'This is where my heart lies'
Inspired by years of working with schools in the developing world, a senior depute head at Scotland's largest secondary is taking a pay cut of pound;30,000 and swapping teaching for charity work.
In 1991, Tony Begley joined Holyrood Secondary in Glasgow as head of its technical department, but next month he will leave the school to become education co-ordinator for Mary's Meals, a charity that provides meals for children in countries where poverty and hunger prevent them getting an education.
It is a brave step, but not a bolt from the blue. Mr Begley started taking Holyrood pupils to the developing world a number of years ago, beginning with a trip to India to renovate a rural school. When he returned, he felt unsettled and, more recently, following visits to Holyrood's partner schools in Malawi, that feeling has become more pronounced.
"More and more, this area of my remit is what switches me on and more and more I have come to admire totally the work of Mary's Meals," he said. "Everything I had previously found exciting at school had become routine and this was the thing I had a real passion about. I love the school. It's not the case that I hate teaching or that I've lost my enthusiasm; it's a personal choice. This is where my heart lies."
Mr Begley first became aware of the work of Mary's Meals in 2006, when Holyrood took part in the charity's backpack appeal, which called on pupils to take an old school bag and fill it with anything useful - clothes, pencils, jotters, rubbers, rulers.
The school and its feeder primaries filled 2,006 bags. Photographs of the Malawian children receiving the backpacks followed and made the Scots determined to do more.
In September 2007, Mr Begley visited Malawi with a view to establishing partner schools for Holyrood, and set up a partnership with two primaries and a girls' secondary in Zingwangwa, a township in Blantyre. Mary's Meals was already working at the primaries, ensuring the 9,000 children received at least one meal every day.
"The fact that a Scottish charity is feeding 400,000-odd children around the world makes you so proud," said Mr Begley. "It's also all about getting children into education - they don't get their cup of porridge if they don't come to school.
"Providing the meals also has a knock-on effect for local farmers, and it is the mothers of the children who take it in turns to come to the school and prepare the meals."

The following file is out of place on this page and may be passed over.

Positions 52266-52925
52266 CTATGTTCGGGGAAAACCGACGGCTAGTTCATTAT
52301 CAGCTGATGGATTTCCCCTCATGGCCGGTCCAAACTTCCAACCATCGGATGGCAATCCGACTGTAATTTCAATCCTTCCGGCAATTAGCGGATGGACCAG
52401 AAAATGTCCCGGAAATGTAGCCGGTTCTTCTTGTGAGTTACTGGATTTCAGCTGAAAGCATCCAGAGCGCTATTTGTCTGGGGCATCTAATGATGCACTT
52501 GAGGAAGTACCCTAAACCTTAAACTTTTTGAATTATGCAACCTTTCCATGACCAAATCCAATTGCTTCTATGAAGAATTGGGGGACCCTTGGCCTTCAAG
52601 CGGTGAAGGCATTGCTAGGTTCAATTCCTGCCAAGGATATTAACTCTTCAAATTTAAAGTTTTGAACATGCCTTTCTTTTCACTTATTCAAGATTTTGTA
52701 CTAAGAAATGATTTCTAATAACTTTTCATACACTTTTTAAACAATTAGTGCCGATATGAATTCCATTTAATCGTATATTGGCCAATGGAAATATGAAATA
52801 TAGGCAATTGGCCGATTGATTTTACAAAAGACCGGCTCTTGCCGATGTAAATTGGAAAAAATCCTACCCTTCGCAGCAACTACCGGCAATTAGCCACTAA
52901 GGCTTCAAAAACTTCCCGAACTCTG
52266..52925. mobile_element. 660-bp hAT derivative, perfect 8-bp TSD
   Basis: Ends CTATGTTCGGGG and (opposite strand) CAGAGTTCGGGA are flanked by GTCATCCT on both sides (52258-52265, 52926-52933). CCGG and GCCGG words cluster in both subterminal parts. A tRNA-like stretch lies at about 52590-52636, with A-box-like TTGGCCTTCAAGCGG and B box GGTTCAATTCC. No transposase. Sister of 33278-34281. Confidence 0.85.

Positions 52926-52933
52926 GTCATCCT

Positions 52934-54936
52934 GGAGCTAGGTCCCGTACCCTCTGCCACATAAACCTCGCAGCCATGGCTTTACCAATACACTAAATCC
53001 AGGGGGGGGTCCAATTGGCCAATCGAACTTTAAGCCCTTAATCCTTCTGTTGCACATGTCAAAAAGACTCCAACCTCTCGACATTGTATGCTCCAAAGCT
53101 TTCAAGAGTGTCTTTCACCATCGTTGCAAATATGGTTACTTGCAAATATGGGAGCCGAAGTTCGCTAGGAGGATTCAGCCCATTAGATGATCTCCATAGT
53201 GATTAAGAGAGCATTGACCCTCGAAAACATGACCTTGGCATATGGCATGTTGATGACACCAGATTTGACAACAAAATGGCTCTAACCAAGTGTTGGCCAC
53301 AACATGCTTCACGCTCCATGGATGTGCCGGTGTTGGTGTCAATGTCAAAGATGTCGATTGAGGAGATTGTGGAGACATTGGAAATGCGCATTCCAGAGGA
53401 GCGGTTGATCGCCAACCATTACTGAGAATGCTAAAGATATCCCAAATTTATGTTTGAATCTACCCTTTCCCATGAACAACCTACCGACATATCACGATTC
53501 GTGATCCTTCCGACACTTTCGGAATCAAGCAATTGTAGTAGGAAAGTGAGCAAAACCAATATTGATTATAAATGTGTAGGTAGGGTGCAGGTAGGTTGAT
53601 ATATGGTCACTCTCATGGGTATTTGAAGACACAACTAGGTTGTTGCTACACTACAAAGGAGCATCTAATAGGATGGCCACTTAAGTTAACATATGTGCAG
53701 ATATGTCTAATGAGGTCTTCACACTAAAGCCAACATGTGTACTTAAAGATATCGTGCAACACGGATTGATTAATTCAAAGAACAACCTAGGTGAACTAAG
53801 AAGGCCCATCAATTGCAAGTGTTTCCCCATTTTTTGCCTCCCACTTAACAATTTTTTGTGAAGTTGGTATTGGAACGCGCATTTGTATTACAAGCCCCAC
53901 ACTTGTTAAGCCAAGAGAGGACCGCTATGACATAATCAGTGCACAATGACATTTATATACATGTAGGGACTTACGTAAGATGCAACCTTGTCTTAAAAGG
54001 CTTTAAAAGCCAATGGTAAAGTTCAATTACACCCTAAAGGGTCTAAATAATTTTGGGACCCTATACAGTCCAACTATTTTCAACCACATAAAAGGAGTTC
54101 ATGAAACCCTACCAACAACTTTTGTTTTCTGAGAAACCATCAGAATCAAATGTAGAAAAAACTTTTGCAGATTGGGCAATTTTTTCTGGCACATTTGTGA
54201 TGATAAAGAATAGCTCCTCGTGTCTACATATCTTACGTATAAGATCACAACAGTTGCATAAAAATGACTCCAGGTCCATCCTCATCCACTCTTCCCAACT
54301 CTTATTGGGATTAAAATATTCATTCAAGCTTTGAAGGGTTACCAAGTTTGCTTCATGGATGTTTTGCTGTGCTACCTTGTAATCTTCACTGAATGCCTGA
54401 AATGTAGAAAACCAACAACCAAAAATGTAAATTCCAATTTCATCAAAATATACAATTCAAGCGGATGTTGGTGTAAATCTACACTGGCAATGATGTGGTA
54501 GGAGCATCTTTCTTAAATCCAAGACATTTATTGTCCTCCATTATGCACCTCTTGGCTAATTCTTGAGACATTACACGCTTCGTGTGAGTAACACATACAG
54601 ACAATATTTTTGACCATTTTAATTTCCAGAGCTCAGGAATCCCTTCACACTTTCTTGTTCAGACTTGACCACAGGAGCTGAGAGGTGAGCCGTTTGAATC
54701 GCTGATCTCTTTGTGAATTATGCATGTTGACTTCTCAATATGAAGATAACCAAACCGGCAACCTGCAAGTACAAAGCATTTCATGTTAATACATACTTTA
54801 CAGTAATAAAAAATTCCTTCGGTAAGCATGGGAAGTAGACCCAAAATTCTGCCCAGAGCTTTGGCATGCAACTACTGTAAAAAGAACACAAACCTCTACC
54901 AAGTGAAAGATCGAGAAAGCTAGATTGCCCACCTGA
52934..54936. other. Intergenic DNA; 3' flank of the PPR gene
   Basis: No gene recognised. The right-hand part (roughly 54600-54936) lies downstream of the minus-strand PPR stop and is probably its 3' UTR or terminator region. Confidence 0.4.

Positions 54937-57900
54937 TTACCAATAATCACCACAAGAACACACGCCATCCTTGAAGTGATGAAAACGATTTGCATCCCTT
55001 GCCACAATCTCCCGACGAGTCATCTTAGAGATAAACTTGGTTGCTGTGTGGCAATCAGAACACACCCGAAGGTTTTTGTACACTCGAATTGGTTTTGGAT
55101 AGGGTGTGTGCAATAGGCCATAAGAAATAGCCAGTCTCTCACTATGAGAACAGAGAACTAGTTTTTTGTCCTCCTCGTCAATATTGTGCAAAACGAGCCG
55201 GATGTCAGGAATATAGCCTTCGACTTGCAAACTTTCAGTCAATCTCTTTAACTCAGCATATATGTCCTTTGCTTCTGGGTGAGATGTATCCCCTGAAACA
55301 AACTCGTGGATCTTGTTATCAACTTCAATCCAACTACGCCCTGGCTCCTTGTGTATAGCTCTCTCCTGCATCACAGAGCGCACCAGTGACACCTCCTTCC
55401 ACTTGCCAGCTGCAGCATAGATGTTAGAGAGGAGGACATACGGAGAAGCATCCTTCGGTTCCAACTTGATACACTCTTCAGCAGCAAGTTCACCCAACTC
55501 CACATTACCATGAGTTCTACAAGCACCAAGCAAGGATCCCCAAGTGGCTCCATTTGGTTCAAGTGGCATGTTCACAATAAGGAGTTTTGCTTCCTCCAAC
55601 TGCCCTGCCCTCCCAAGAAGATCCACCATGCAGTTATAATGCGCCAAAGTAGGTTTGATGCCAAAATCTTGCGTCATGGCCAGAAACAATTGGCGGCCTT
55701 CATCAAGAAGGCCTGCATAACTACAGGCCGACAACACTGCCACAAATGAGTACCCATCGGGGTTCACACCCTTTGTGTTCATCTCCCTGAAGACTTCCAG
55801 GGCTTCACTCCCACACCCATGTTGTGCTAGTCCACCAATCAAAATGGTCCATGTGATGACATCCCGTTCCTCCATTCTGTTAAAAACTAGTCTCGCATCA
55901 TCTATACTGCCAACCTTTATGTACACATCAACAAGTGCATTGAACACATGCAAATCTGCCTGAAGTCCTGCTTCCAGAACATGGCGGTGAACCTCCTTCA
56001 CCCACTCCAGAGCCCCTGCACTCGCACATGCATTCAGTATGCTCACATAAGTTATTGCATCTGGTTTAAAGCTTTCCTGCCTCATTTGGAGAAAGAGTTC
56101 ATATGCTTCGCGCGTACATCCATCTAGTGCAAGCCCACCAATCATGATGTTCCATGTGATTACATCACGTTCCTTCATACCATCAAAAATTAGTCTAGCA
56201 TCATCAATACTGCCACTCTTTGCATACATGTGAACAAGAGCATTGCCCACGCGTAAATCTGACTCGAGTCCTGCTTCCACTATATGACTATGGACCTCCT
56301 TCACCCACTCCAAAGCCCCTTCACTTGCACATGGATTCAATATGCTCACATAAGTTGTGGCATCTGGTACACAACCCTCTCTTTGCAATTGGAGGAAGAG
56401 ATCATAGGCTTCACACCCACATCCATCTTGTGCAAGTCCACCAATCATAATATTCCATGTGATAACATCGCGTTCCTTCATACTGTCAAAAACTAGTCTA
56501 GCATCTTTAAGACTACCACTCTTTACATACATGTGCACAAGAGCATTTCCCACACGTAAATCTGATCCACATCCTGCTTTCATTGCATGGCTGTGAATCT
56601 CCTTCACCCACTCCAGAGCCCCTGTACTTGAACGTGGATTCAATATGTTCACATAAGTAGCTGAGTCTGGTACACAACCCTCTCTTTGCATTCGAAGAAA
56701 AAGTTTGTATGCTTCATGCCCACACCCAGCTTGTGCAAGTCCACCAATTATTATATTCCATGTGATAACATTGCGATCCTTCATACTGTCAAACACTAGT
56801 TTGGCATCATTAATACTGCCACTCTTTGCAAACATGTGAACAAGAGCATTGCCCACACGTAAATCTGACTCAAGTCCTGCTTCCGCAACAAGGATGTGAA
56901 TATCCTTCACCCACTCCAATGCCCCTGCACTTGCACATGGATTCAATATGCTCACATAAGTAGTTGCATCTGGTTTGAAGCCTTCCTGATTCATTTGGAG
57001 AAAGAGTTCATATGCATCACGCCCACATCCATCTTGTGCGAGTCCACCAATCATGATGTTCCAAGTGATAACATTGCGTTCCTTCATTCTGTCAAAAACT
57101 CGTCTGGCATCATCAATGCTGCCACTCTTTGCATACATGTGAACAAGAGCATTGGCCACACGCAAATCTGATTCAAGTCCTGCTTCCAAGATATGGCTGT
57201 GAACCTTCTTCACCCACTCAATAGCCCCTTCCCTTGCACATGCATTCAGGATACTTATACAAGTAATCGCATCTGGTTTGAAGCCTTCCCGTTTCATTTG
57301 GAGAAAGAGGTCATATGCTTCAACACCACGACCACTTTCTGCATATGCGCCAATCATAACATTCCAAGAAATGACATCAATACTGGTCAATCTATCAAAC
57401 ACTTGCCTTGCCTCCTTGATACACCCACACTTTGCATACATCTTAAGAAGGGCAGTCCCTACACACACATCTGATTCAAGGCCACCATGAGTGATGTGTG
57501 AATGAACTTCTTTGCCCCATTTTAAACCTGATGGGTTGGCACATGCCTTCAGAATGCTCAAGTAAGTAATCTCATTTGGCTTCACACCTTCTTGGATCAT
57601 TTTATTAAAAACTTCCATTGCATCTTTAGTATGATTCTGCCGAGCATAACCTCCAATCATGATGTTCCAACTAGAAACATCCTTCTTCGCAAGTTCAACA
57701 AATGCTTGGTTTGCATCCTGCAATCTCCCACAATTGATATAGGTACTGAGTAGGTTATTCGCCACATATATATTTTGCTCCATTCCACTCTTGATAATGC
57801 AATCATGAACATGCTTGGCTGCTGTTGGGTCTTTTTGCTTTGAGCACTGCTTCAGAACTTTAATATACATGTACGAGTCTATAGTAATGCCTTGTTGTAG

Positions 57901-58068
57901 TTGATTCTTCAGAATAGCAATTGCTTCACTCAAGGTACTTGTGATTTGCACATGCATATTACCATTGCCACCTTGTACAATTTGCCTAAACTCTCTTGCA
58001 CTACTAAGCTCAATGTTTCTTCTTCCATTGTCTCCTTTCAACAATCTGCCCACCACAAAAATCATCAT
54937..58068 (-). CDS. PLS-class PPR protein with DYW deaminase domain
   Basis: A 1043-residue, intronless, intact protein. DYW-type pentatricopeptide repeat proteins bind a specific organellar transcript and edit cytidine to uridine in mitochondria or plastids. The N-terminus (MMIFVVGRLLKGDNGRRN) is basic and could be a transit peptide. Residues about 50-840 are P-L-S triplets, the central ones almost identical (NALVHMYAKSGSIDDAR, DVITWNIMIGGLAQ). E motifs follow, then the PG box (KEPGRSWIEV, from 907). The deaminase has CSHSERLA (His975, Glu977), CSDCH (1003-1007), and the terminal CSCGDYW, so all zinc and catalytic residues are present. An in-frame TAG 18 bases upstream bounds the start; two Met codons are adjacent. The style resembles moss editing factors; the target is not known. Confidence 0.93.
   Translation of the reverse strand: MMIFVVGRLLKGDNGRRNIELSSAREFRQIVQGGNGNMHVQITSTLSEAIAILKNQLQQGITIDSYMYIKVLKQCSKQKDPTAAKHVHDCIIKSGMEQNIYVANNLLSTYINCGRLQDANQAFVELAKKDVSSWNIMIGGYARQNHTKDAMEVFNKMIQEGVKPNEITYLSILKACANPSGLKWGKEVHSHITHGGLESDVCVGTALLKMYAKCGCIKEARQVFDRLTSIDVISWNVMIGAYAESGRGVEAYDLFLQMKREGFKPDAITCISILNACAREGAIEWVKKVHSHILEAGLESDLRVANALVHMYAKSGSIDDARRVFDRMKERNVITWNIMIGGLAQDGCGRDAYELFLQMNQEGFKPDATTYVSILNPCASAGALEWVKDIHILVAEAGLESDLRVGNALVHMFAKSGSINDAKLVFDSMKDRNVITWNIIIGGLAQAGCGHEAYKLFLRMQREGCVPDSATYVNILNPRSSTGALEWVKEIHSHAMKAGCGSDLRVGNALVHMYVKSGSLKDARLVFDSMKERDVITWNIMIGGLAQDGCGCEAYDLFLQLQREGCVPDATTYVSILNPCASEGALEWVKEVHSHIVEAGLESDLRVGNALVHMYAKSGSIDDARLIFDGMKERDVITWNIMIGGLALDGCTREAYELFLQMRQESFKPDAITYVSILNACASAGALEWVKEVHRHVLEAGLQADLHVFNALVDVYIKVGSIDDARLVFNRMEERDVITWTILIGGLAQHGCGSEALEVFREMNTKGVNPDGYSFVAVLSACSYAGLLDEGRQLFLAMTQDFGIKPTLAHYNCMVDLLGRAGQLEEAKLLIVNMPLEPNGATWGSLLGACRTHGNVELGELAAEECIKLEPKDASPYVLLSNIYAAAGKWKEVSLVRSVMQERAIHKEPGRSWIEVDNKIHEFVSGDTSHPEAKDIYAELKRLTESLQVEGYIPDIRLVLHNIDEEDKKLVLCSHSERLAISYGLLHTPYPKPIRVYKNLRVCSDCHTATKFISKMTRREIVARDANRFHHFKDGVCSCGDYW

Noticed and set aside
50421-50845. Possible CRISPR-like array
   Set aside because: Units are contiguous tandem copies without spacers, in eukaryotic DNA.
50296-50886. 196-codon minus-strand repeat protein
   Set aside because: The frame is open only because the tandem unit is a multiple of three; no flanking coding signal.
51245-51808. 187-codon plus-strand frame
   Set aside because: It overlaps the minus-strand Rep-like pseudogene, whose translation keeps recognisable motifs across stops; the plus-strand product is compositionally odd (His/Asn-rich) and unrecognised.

With the children receiving a meal each day, Mr Begley and Holyrood Secondary decided to concentrate on the conditions they were working in.
"Most classes were outside, where up to 160 pupils were taught under trees. The classrooms that were available were shocking," he said. "The children were crushed up; they had no seats, no desks. I thought we could do something about that and physically build classrooms that would still be there in 50 to 100 years' time."
In the first year, Holyrood Secondary set itself the target of raising about pound;50,000 and ended up with more than pound;70,000. In summer 2008, Holyrood headteacher Tom McDonald, Mr Begley, and three other members of staff and 23 pupils started to build three new classrooms and renovate a classroom block which was "basically derelict", says Mr Begley.
Staff and pupils returned from their latest visit to Malawi just weeks ago. To date, the school has raised pound;200,000, built eight classrooms and renovated eight others at two primaries, benefiting thousands of Malawian children and giving 73 Holyrood pupils an experience they will never forget.
On top of this, Holyrood has helped to supply clean water by installing a borehole at one school, put electricity into another and made sure all their partner schools have access to computers. "It has just grown arms and legs," said Mr Begley.
Now Mr Begley's new role, which he takes up on September 1, will see him trying to inspire other schools to follow in Holyrood's footsteps, to a greater or lesser extent. Not all would want to travel to the developing world, and some would only be interested in raising awareness, but all schools should be charitable, he feels.
The thought of losing such a hefty chunk of his salary took a bit of getting used to, Mr Begley admitted, but he was at one with the idea now - as was his wife, who had been "helpful, supportive and understanding".
A spokeswoman for Mary's Meals said: "As well as helping children in developing countries, by providing them with a school meal every day, one of our key aims is to enable young people in the UK to learn about the countries where we operate. Tony's knowledge of Scottish education means that he is ideally placed to help us do that."